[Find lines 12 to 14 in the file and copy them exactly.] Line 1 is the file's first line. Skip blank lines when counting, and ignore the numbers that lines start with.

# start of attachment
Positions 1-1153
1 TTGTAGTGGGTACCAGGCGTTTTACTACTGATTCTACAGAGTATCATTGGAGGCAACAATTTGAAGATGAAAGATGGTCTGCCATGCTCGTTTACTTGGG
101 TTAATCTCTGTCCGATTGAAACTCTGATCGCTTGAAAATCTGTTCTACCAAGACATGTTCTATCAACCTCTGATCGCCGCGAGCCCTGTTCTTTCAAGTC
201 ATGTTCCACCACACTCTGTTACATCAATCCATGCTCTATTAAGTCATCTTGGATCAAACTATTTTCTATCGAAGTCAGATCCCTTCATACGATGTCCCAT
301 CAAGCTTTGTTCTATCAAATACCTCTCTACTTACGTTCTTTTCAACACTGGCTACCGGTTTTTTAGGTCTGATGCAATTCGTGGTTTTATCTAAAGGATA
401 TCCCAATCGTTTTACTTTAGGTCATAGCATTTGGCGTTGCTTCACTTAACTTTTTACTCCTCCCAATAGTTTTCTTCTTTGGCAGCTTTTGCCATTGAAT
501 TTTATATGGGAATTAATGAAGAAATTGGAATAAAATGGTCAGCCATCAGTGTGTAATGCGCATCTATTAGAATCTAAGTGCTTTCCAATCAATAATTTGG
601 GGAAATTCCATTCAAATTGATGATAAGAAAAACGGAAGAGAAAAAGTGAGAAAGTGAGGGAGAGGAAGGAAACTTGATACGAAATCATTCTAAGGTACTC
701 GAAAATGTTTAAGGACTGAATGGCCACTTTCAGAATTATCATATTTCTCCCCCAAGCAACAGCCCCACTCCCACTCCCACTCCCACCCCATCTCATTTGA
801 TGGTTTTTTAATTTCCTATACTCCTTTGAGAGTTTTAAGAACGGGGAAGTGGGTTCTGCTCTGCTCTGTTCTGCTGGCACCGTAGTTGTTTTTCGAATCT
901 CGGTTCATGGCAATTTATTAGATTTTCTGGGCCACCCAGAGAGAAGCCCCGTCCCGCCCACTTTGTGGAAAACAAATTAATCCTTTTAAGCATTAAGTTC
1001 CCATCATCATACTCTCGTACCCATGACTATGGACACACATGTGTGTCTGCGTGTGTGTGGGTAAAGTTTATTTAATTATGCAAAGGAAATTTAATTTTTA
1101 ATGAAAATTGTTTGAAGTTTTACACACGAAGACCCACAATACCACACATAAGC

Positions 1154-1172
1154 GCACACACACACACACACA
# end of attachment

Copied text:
1001 CCATCATCATACTCTCGTACCCATGACTATGGACACACATGTGTGTCTGCGTGTGTGTGGGTAAAGTTTATTTAATTATGCAAAGGAAATTTAATTTTTA
1101 ATGAAAATTGTTTGAAGTTTTACACACGAAGACCCACAATACCACACATAAGC

Positions 1154-1172